‘Early Bright’ Witch Hazel

Common name: ‘Early Bright’ Chinese witch hazel
Botanical name: Hamamelis mollis ‘Early Bright’

Virtues: Very early bloom (as early as January in Pennsylvania); highly fragrant flowers.

Foliage: Oval, medium green leaves that turn yellow in fall.

Flowers: Golden yellow firecracker-like blooms. Strong sweet fragrance. Appearing in winter on bare branches.

Habit: Deciduous shrub to 12 feet tall and wide.

Season: Late winter, for bloom.

Origin: Introduced by the Scott Arboretum of Swarthmore College in 1988. Steve Wheaton, then Director of Grounds, noticed a Chinese witch hazel that consistently bloomed two weeks earlier than its neighbors. Wheaton worked with Andrew Bunting, now Scott Arboretum’s Curator, to select, name and release ‘Early Bright’.

Cultivation: Grow in moist, well-drained, acidic or neutral soil. Full sun to part shade. USDA Zones 5–9.

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7 thoughts on “‘Early Bright’ Witch Hazel

  1. My at least 50 year old witch hazel was split down the middle and felll ‘apart’ by the huge amount of snow this winter. It was blooming! anything I can do to rejuvenate it? WE had to cut both parts of the trunk at the ground level.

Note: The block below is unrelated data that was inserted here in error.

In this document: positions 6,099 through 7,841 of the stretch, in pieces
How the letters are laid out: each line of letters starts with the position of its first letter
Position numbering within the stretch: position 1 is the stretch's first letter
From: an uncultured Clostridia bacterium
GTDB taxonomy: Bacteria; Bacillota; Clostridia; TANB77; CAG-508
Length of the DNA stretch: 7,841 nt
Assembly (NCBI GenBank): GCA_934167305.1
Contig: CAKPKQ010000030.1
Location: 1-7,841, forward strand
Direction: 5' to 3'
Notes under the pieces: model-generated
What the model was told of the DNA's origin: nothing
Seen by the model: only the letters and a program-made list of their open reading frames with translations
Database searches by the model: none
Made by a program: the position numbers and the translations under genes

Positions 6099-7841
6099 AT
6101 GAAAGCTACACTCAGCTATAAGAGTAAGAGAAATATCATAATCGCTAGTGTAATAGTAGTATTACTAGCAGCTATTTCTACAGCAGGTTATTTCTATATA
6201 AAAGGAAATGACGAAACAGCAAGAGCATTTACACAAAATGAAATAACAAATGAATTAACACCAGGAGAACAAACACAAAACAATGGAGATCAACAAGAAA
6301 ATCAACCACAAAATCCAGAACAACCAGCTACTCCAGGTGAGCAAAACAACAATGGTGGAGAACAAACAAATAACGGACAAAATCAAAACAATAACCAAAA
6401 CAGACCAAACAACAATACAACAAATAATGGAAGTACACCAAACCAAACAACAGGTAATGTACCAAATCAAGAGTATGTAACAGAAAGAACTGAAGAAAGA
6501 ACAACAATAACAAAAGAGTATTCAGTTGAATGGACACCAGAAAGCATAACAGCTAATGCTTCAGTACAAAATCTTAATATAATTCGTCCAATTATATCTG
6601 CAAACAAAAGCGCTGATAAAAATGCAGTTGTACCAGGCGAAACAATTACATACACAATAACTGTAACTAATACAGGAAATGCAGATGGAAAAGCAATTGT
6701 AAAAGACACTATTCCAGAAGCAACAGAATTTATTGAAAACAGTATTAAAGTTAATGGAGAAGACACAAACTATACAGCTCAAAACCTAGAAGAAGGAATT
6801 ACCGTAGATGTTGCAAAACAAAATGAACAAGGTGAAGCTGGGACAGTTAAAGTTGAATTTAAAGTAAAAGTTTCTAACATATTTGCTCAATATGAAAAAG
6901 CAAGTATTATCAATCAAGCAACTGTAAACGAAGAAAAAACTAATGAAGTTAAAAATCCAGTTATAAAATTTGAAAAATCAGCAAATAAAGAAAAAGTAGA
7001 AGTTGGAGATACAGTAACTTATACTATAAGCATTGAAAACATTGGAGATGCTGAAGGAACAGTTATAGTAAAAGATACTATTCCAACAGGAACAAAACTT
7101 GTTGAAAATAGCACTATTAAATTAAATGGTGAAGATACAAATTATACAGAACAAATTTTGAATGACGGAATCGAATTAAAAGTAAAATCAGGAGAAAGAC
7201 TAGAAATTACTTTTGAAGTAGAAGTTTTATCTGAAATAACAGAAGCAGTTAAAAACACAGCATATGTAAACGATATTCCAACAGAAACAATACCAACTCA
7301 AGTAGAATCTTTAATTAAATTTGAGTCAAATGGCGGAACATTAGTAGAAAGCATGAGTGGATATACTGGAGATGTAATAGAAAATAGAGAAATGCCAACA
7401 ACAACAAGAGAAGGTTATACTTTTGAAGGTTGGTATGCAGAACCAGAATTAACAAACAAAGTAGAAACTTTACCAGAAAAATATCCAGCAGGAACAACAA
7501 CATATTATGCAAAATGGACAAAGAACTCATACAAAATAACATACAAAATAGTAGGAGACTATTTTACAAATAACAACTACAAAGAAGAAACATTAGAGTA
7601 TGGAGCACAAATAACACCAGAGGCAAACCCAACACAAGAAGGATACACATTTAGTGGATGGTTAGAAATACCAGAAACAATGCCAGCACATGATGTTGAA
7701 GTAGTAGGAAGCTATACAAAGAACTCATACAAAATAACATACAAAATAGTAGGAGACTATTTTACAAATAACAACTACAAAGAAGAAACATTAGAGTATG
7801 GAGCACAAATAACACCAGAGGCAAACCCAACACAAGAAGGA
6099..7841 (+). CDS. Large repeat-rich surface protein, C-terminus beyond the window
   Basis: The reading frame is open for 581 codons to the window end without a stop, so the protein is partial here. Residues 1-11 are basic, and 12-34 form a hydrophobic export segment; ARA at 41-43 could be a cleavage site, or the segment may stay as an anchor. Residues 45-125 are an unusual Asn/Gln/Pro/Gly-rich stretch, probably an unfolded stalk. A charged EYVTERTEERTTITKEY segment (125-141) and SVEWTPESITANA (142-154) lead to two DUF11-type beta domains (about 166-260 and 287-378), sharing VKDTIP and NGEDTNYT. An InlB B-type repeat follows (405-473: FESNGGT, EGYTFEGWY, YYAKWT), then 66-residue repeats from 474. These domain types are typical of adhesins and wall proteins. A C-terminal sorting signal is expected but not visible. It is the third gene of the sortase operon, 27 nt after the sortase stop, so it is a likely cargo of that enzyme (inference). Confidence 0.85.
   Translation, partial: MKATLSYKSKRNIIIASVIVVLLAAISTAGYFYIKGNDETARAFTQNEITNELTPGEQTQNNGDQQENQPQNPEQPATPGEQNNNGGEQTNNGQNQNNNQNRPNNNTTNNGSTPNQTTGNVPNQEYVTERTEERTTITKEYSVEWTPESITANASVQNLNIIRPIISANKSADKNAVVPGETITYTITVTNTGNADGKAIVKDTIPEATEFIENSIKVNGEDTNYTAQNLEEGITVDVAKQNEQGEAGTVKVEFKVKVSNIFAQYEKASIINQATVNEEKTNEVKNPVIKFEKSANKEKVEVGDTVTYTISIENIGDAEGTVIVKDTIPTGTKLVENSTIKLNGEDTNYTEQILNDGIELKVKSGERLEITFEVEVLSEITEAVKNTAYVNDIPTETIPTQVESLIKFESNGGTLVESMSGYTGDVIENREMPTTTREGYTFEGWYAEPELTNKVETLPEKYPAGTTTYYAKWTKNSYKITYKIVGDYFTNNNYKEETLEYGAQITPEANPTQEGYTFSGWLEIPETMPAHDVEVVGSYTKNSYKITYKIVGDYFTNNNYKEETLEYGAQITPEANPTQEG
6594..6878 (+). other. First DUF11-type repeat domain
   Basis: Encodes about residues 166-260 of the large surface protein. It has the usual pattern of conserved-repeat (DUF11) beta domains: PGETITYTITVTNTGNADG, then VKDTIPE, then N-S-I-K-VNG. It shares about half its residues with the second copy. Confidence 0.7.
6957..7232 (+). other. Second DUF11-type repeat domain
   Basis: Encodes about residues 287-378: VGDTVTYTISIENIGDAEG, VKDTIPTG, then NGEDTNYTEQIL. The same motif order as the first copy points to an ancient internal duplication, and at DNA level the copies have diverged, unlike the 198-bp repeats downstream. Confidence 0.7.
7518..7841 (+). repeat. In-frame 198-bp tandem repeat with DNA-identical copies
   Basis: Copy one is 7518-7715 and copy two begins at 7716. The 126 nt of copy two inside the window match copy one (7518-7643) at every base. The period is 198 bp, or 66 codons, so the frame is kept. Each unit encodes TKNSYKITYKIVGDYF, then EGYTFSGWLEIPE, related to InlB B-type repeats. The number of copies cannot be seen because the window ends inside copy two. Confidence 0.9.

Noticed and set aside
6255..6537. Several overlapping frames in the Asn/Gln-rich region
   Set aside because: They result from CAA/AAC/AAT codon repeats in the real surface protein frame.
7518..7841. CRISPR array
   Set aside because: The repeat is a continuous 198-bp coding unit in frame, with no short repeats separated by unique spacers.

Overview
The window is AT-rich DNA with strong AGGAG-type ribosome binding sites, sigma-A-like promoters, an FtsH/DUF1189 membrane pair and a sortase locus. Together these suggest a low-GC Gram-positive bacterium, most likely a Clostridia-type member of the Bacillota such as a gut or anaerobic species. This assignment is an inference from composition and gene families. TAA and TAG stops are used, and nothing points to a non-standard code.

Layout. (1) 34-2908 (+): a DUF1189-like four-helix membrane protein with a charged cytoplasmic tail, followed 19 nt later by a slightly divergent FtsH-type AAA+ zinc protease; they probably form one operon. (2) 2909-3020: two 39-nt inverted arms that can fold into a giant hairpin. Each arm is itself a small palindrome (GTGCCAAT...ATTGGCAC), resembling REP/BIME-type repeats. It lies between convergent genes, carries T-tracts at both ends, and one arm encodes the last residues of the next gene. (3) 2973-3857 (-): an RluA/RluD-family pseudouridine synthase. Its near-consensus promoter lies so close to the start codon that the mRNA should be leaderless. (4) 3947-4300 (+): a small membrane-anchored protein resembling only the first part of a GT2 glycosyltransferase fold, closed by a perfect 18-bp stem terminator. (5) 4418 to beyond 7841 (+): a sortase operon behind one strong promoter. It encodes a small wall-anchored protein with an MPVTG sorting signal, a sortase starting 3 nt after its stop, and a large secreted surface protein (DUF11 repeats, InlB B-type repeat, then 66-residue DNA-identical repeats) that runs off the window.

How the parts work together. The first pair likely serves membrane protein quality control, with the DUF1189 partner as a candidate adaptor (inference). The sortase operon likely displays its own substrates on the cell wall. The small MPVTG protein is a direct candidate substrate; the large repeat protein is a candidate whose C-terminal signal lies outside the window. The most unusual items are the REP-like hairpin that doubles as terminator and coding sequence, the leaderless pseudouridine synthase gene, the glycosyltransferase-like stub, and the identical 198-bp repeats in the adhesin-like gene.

2. sounds like a great witch-hazel! Agree that many hammemalis
    hold leaf: our native H. virg. is lovely, but holds leaf in fall whilst in bloom, as does the H. vern. which is so bad, that when the brown bloom emerges in spring, one does not notice the bronzish colored blooms. A big zero in my book!

  3. Does ‘Early Bright’ drop its leaves in the Fall or hold on to them? I prefer varieties that drop their leaves so the spring flowers are visible.

      • This is very important info for anyone looking for an ornamental tree or shrub. The witch hazels that keep their old leaves over the winter until the new blooms appear don’t have nearly the impact of those that bloom on bare branches. And I –never– see that bit of info in a plant description, including the 2 related posts linked above. I’d be really mad to discover this about a plant I’d bought and planted the previous season.

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